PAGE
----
On the Fun Challenges of Writing Our Very First Sequel
By Matt Carter
From the very start, Fiona and I knew that we were going to make a series out of Splinters. The world and the number of ideas of what we had to take place in it was too vast and great to just be contained within one book. So with some time and a lot of scribbled-through notebooks we wound up with a rough outline, then a pretty thorough outline of the series as it will be written. It will be big, it will be fun, it will even be heartbreaking (we hope). When we wrote Splinters, we knew we had a solid first act, a book that could stand on its own yet would still leave this door wide open to further adventures of Ben & Mina in their creepy little town of Prospero.
When it came time to jump into the second book in The Prospero Chronicles series, Shards, we were ready, but we knew that there were going to be some new challenges that we would have to face head on.
The first, and biggest problem we wanted to avoid, was preventing the book from being more of the same, which would have been easy to do. At the end of Splinters, protagonists Ben and Mina are trapped in the small town by the titular, shapeshifting aliens who mean to keep a close eye on them. Trapping everyone in a pressure cooker like this with the same characters antagonizing them would have made it easy to fall into the old traps of the first book, so we forced ourselves to go out of our way to give them newer, more difficult problems to have to work through. So we spend most of the first book with the Splinters attacking people physically? Fine, now we’ll have them try to destroy our heroes mentally, or socially; give them some problems that can’t just be fixed with brute force. Our heroes have proven themselves apt at handling and taking down this particular breed of monsters? We’ll introduce some new creepy-crawlies they haven’t seen, forcing them to stay on their toes and have to adapt as the readers no doubt will.
Tying into this was another problem we wanted to avoid, in that we didn’t want to expand too much, too fast. By necessity a sequel has to be bigger and better, but go too big and too extreme and you run the risk of being a jumbled mess that runs the risk of losing sight of everything you did right in the beginning (something I like to call The Avengers Principle). Whenever we needed to expand the story, be it through new characters, new plot twists or even just some basic new world-building, we had to make sure that everything new we introduced had a point. We couldn’t just introduce a new character because we needed an antagonist for a chapter or two; Prospero is a small town, after all. If we’re going to introduce someone new they can’t just disappear later when their current purpose is done. We have to consider what their presence will involve and require in the long haul and what part, however major or minor, they will play into the series’ overarching mythology. It sounds like a lot of work, but this has led to one of the best side-effects of our particular brand of obsessive planning, in that we’ve wound up creating new and fun characters and story directions that weren’t in the original plan because we just liked the natural flow of where they were going.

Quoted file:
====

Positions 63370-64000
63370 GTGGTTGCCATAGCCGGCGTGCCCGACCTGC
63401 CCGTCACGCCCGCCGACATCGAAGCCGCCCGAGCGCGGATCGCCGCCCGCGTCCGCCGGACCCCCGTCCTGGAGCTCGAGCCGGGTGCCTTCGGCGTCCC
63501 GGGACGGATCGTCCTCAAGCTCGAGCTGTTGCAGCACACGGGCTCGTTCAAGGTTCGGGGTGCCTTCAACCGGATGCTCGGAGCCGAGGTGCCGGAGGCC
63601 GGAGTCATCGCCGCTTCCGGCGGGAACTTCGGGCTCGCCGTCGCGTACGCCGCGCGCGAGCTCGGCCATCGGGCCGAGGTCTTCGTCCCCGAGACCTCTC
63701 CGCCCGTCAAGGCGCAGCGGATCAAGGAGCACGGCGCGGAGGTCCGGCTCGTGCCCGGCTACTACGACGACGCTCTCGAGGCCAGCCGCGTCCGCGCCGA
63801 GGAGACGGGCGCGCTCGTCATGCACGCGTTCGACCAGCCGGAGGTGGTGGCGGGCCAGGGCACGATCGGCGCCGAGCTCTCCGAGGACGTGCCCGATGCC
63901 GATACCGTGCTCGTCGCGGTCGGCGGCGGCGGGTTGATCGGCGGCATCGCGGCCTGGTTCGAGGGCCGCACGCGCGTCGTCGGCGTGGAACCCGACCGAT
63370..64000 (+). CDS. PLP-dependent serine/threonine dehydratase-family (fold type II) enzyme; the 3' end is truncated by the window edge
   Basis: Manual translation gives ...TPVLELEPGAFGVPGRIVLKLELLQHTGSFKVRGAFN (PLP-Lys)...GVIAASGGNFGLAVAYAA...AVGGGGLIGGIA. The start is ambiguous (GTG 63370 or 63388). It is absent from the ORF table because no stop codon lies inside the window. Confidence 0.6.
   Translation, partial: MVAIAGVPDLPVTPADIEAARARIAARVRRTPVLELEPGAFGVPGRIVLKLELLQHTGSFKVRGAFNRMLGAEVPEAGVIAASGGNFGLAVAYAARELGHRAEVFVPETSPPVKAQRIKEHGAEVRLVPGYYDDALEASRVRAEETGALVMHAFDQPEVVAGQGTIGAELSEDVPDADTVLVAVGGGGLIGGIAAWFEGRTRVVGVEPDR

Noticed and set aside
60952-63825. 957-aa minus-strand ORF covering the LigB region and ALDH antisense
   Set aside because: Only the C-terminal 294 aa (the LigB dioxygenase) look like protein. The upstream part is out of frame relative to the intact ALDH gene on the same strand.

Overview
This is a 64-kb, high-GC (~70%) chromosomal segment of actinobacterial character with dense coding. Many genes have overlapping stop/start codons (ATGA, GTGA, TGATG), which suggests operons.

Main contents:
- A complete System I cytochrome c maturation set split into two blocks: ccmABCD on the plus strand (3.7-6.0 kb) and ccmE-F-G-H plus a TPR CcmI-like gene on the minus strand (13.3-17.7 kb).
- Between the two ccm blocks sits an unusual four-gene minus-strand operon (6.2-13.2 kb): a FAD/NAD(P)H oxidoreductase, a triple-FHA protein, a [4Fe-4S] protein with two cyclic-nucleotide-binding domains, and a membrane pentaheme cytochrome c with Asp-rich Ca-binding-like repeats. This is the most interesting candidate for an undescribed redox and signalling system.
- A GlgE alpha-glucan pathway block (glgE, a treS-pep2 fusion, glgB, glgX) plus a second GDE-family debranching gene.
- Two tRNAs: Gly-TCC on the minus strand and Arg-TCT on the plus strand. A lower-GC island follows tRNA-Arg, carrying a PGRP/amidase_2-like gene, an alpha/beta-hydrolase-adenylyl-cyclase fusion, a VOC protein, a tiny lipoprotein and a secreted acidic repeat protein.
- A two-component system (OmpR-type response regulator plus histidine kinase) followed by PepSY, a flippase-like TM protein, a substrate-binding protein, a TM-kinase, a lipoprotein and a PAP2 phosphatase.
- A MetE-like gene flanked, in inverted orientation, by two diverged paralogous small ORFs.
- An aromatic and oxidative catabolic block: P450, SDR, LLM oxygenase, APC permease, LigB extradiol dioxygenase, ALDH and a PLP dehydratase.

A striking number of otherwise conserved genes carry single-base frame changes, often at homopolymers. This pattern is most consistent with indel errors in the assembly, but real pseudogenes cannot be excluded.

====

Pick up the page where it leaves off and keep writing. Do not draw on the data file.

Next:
Sequels are rough, but they’re a lot of fun too. You’re more familiar with your characters and world, you don’t have to go through the awkward reintroduction of every character’s origins again (a.k.a. the Spider-Man Principle), and you can really start to cut loose in crazier, more experimental directions you may dare not consider for a first book. And if there’s anything we at Titchenell & Carter love, it’s crazy and experimental.
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Ben Pastor and Mina Todd fight a new alien faction, Shards, who are enemies to both sides of Prospero’s precarious treaty, to let the humans live.
When autumn descends on Prospero, Ben Pastor hopes that the normality of the new school year may offer a reprieve from the town’s horrors. Mina Todd knows all too well that there are no reprieves and no normality in Prospero, especially after she starts having crippling, unexplained hallucinations of the dead, but even she couldn’t prepare for what the coming year holds.
On top of the Splinters’ brewing civil war threatening to make humanity its battleground, inside the walls of Prospero High, Ben, Mina, and their expanding Network must face a Splinter campaign to destroy their friendship, a newly human Haley Perkins struggling to readjust to life after the Warehouse, and a Splinter assassin of untold power picking off human rebels.
Ben and Mina’s one hope may rest with a mysterious figure hiding in the woods outside of town, a living legend who may know how to stop this dangerous new breed of Splinter. That is, assuming he doesn’t kill everyone first himself.
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